On February 24, 2004, about 0800 mountain standard time a Piper PA-20, N7321K, registered to and operated by the student pilot as a 14 CFR Part 91 local instructional flight, nosed over during the landing roll at Laurel Municipal Airport, Laurel, Montana. Visual meteorological conditions prevailed at the time and no flight plan was filed. The aircraft was substantially damaged and the student pilot, the sole occupant, was not injured. Use your browsers 'back' function to return to synopsisReturn to Query Page
In a written statement, the student pilot reported that after completing some flight training with his instructor, the student pilot prepared for his first solo flight to accomplish touch-and-go landings. The student stated that the first landing was without incident. During the second landing, the student reported that it was "rough" and he "powered then brought it in again." The landing was soft but the aircraft was sideways to runway heading. The student then reached down to release the flaps and, "As I did I began to wander." The student stated that he only meant to "touch the brakes, but apparently I applied too much." The aircraft then nosed over and came to rest inverted.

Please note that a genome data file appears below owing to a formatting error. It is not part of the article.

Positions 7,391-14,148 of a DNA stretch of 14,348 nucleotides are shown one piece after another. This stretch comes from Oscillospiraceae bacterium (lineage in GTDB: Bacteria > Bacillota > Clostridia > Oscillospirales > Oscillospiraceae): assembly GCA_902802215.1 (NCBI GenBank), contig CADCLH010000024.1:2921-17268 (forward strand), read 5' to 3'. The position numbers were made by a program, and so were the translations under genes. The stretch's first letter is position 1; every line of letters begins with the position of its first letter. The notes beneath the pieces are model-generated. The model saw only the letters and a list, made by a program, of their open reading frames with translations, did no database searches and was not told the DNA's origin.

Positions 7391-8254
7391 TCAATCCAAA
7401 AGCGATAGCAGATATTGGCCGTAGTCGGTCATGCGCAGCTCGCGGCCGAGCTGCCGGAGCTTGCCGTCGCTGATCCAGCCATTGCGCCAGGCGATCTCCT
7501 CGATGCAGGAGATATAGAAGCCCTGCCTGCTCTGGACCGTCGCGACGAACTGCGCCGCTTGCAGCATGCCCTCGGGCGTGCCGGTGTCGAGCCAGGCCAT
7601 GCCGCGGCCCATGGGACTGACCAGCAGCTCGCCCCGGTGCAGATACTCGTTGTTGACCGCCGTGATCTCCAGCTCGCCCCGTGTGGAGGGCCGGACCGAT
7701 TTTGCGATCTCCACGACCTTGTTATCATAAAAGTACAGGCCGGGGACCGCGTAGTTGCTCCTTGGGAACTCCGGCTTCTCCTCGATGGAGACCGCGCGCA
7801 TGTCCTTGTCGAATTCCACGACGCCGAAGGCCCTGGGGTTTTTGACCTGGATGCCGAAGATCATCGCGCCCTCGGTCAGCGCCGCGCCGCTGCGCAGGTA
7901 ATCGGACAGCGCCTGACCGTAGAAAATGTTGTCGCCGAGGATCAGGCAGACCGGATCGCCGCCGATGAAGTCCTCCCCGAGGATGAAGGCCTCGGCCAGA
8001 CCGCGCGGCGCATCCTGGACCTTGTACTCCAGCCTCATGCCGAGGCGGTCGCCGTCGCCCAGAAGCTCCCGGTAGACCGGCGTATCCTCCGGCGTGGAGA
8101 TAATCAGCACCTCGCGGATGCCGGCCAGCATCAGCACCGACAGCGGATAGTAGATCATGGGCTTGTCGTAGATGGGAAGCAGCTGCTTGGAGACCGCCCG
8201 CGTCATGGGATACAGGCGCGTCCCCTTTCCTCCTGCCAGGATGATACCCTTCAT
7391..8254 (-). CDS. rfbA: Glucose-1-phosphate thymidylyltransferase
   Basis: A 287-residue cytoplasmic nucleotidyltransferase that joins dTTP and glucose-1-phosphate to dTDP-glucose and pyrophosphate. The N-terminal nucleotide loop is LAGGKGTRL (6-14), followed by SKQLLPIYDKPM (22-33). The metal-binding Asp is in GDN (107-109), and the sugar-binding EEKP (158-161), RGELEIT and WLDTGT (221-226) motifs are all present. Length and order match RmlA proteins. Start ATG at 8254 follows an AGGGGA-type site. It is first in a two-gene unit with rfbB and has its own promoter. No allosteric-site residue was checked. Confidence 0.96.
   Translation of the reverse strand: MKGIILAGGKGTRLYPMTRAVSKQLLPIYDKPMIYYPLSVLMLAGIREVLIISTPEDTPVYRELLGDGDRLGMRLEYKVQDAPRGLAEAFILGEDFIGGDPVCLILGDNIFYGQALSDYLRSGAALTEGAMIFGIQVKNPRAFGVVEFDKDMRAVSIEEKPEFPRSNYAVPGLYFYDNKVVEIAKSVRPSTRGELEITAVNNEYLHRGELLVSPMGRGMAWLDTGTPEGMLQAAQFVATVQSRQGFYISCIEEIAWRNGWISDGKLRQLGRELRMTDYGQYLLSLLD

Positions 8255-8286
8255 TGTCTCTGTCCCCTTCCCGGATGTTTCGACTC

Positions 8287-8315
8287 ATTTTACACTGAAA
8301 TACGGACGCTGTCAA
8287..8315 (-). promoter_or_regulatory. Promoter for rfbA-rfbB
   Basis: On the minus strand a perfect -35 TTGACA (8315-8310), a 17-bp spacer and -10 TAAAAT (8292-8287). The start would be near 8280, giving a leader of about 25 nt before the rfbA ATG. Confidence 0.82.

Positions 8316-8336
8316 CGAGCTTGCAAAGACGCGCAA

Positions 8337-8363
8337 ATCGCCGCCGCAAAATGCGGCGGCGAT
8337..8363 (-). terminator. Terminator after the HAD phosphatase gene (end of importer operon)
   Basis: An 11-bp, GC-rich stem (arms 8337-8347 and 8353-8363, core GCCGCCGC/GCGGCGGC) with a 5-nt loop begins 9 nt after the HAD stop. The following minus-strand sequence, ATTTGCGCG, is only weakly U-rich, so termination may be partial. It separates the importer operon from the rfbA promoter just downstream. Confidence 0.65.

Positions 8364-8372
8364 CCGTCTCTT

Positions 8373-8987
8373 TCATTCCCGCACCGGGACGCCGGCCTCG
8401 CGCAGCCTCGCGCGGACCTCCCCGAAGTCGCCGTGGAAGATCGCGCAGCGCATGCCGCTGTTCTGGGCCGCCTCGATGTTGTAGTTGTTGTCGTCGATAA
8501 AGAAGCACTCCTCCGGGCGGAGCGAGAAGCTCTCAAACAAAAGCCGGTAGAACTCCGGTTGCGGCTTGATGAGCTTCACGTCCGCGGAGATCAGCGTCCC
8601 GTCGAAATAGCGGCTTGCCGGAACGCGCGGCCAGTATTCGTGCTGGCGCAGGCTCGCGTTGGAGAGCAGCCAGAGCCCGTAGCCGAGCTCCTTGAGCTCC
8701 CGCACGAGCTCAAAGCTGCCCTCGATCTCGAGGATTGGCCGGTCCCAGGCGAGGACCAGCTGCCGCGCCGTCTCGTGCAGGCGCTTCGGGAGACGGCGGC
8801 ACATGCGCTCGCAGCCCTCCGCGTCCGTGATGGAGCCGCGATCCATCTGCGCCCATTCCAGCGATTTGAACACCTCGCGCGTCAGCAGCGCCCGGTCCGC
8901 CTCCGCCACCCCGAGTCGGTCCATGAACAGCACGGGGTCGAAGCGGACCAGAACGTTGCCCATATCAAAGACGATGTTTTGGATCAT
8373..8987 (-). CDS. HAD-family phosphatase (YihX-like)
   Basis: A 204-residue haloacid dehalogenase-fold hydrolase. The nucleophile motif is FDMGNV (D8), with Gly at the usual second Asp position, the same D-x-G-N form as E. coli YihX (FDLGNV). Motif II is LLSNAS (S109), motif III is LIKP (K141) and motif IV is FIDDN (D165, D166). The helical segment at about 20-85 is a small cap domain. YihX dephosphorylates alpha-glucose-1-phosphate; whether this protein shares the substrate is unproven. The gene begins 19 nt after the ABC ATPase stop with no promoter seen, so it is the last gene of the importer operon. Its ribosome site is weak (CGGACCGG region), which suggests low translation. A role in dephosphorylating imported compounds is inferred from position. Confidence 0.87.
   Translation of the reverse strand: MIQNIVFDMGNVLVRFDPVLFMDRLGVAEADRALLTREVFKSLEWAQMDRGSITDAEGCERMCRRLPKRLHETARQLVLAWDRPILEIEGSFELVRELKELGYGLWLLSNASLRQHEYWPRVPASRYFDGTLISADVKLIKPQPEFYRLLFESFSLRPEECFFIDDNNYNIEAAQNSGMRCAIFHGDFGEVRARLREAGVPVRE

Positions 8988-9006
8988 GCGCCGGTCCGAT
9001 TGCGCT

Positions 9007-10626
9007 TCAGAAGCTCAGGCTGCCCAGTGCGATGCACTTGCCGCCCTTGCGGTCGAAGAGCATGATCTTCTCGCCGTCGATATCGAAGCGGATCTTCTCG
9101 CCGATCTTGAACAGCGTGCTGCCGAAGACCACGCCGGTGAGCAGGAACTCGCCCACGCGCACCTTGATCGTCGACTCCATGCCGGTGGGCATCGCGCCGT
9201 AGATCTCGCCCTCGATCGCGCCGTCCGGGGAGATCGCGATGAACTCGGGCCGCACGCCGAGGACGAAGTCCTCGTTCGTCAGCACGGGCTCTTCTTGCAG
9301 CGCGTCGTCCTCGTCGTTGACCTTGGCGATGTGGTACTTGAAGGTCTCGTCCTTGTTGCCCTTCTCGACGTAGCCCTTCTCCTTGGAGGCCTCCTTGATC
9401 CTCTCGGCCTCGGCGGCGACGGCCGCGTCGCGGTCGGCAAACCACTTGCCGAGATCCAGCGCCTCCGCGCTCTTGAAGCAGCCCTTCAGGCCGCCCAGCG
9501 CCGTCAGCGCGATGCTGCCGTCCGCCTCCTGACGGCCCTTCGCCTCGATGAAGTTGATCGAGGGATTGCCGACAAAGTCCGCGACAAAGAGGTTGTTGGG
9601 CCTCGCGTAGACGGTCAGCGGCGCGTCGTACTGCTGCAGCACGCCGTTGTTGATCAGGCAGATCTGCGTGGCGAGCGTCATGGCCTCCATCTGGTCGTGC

A Federal Aviation Administration Inspector from the Helena, Montana, Flight Standards District Office was in the area of the Laurel Airport at the time of the accident. The Inspector reported that evidence of skid marks and propeller strikes were noted on the runway surface. The wheels and brakes were inspected and no evidence of a mechanical failure or malfunction were found.